Update on cyber threats to Starlink.

The Telegraph reported Saturday that Ukraine's State Security Service (SBU) has claimed that Russia's GRU is attempting to deploy malware against the Starlink satellite communications system with a view to collecting data on Ukrainian troop movements. The Debrief provided an update on Wednesday, quoting an SBU report to the effect that the GRU operation represented “large-scale cyber attacks to obtain unauthorized access to Android devices possessed by Ukrainian military personnel for planning and performing combat missions.” The SBU has found ten malware strains in the campaign, including one infostealer whose "functional purpose is to gather data from the Starlink satellite system.” This campaign represents collection, not an attempt at disruption; it's espionage, not sabotage.

There's emerged another source of concern in Ukraine with respect to Starlink: SpaceX boss Elon Musk's restriction of service when Starlink connectivity seems ready to be used in support of offensive operations against Russia proper. This is of a piece with Mr. Musk's recent calls for, essentially, a freezing of the conflict that would effectively amount to a Russian victory.\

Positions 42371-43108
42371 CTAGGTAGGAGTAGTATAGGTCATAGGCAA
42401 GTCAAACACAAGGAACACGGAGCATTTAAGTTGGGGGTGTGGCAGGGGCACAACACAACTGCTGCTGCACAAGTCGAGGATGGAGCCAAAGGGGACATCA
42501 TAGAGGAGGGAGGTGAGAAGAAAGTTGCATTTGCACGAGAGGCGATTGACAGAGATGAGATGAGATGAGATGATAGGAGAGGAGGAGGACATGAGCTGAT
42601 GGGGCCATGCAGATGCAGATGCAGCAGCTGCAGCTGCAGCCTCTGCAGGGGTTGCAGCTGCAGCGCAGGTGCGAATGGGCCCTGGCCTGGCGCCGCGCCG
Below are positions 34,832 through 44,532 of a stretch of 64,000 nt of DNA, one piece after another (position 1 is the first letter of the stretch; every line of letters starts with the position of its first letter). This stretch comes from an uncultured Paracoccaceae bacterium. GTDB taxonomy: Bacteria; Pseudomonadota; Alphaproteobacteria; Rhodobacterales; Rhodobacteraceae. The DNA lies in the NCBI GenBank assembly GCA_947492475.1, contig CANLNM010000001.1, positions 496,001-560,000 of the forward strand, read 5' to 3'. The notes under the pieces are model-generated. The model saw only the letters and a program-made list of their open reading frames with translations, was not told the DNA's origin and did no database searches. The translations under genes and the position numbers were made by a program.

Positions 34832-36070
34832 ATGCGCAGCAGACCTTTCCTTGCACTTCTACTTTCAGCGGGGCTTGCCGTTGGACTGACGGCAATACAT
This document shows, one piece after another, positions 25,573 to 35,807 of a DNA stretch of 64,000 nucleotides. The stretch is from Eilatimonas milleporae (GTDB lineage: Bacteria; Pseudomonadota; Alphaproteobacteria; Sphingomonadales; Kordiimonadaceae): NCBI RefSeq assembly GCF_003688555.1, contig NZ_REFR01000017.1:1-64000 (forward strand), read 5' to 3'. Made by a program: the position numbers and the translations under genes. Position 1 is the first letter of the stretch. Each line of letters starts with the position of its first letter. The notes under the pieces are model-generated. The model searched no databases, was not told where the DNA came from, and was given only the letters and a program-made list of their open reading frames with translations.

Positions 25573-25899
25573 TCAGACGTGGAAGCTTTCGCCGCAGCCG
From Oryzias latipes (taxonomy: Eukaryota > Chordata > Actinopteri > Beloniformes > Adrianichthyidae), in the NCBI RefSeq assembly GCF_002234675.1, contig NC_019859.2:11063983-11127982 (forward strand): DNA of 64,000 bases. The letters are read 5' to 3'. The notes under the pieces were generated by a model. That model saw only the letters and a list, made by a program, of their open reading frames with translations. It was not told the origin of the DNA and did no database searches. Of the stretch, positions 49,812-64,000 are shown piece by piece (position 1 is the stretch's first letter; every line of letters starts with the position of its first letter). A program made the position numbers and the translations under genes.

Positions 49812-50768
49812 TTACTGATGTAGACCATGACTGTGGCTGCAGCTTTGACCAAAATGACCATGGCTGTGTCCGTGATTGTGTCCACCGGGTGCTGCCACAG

Disgruntled currency speculator? Unhappy import-export type?

The ruble's recent slide against the dollar, the euro, and other foreign currencies is a matter of some dissatisfaction in Russia. The government is working to stabilize its money, and has for now, Radio Free Europe | Radio Liberty reports, decided against imposing a freeze on currency trading or related speculation.

One disgruntled citizen (apparently a citizen, although other hackers can't necessarily be ruled out) hacked a big outdoor news ticker in the Siberian oil town of Surgut to display the message, "Putin is a d*ckh*ad and a thief. 100₽ to the dollar – you've lost your f*cking mind." Video of the crawler is provided by the Financial Times Moscow Bureau Chief in a tweet. "D*ckh*ad" isn't a literal translation of the demotic expression that appears in the message, but it's close enough in perlocutionary force for government work.